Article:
Lee was desperate to reach supplies at Farmville, Virginia, but his worn out troops were caught in their march towards food on April 6 just east of the town at Sailor’s Creek. Eight Confederate generals were captured there and almost a quarter of Lee’s soldiers were captured, killed or put out of the war by wounds. 12

The next day, the remaining Confederate troops continued their march west. They hoped to slow the Union pursuers by setting fire to the bridges over the Appomattox River at High Bridge. A quick advance by the Irish immigrant Brigadier General Thomas Smyth’s brigade helped secure this route for the Union forces.13

general-smythBrigadier General Thomas Smyth

General Smyth now led his men against Confederates at Farmville. With every Union soldier aware that their enemy could not survive much longer, Smyth put his men into position to assault the Southern line. As his men advanced, Smyth was hit by a rebel bullet in the face. Lee’s army had only two days left to live and so did Smyth.14

General Thomas Smyth from Cork Ireland would be the last Union general killed in the Civil War.

appomattoxConfederate General Robert E. Lee (r) surrendered to Ulysses Grant (l) on April 9, 1865, at Appomattox Court House. Instead of imprisoning the captured rebels, Grant fed them and allowed them to go home.

Video: The Battle of Sailor’s Creek a talk by National Park Service Ranger and Historian John Heiser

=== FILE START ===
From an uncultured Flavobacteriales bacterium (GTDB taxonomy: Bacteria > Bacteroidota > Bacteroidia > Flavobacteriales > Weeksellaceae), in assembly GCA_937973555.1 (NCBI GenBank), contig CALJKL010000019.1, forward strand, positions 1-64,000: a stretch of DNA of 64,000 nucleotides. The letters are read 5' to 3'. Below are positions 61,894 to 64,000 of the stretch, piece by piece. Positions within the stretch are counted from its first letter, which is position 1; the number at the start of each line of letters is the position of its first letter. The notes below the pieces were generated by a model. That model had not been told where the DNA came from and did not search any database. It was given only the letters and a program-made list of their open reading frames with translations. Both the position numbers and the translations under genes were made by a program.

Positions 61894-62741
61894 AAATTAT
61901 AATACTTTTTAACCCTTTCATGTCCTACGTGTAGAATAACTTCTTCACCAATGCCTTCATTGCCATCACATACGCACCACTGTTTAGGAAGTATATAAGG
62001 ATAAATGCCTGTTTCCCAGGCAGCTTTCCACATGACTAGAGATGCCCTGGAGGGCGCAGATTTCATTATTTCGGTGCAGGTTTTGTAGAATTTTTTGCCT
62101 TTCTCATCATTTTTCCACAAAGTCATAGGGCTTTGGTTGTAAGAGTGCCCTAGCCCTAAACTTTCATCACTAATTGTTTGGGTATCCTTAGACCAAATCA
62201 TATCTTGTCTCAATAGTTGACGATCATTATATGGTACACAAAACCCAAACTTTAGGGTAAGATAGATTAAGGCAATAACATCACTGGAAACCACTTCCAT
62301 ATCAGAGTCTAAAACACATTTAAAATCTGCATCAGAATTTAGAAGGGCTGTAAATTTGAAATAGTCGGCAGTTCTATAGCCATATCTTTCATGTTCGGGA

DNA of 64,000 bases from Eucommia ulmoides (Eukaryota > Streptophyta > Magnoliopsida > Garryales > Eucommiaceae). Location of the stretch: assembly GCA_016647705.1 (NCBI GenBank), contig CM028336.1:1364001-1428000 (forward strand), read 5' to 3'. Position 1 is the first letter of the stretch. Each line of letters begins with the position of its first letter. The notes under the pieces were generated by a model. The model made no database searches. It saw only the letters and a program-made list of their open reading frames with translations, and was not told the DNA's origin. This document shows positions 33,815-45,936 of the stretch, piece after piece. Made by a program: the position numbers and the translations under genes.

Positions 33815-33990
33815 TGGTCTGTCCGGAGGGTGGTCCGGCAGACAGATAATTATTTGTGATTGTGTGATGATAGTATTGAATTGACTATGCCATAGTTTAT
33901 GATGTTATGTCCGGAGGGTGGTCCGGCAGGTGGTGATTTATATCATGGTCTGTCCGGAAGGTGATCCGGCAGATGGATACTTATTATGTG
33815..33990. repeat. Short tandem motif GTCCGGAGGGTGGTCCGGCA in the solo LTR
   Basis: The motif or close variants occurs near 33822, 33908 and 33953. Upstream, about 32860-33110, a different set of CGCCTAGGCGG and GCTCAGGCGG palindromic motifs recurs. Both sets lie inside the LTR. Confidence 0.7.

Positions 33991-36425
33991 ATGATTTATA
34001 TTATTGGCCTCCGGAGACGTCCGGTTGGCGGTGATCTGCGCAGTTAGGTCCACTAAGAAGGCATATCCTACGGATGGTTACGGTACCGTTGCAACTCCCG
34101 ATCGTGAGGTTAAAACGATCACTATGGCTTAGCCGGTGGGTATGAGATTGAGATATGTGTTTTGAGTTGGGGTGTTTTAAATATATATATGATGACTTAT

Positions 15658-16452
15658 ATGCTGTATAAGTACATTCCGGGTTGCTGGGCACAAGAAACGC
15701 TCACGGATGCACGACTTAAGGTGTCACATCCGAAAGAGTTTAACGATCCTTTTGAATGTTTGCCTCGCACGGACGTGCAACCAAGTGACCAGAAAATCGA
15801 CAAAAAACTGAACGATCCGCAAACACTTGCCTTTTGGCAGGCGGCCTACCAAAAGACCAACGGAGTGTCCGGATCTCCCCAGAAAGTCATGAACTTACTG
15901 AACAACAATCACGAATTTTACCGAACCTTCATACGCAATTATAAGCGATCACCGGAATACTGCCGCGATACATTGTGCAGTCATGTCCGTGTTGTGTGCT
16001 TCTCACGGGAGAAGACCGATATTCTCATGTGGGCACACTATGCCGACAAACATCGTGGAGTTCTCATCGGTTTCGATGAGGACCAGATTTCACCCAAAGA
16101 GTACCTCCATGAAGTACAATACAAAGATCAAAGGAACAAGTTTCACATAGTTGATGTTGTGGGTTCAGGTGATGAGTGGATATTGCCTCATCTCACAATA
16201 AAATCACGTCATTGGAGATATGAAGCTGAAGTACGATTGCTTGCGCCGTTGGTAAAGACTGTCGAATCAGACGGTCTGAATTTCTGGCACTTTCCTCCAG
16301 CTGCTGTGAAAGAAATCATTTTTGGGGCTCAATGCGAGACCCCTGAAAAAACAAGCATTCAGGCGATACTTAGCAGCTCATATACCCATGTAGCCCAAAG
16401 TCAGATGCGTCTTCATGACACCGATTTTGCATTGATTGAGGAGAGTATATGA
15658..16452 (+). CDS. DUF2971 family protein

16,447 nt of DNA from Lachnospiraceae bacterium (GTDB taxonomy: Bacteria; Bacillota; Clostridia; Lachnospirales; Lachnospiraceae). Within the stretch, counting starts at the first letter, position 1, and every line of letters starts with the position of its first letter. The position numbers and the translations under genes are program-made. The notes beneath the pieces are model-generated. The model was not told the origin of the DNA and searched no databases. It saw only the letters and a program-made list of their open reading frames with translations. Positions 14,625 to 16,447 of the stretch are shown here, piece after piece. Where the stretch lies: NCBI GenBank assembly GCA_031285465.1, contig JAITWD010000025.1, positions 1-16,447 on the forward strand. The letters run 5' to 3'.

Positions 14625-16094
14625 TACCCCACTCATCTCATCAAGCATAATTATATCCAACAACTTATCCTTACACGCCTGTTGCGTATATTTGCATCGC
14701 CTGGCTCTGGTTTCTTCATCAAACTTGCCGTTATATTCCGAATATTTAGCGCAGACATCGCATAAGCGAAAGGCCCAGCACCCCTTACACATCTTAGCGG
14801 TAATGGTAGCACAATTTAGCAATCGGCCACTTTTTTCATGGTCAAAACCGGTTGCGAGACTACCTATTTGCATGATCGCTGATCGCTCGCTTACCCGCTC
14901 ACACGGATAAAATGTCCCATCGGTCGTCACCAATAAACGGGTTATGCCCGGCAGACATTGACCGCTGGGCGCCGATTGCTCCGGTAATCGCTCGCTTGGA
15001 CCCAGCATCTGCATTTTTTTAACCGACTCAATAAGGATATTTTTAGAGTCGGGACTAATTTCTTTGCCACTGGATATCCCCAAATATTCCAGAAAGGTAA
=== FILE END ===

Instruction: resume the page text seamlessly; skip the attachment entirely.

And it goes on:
Video: Elizabeth Varon Discusses How Appomattox Was Remembered After the Civil War

Video: Appomattox Through the Eyes of Confederate General James Longstreet

Resources:

The Collected Works of Abraham Lincoln reproduces much of the correspondence related to the Stanton/Weitzel dispute.

The correspondence between Grant and Lee preliminary to the surrender at Appomattox has been posted by the Civil War Trust.

The National Archives has posted the Articles of Agreement Relating to the Surrender of the Army of Northern Virginia (1865) also known as the Appomattox Surrender Agreement between Lee and Grant.

The National Park Service web site for Appomattox has a lot of useful information. Among the most interesting features are several 360 degree photos of the park and the interiors of historic buildings.

Here is the Civil War Trust’s Animated Map of the last two months of the war.

You can find a talk by NPS Ranger Troy Harman on “Famous Utterances on the Road to Appomattox: The Importance of Language and Rhetoric in the War’s Final Hours” at the Gettysburg National Military Park Visitor Center.

This 2010 panel discussion on Appomattox included Joan Waugh of UCLA, Elizabeth Varon of the University of Virginia, and Caroline Janney of Purdue.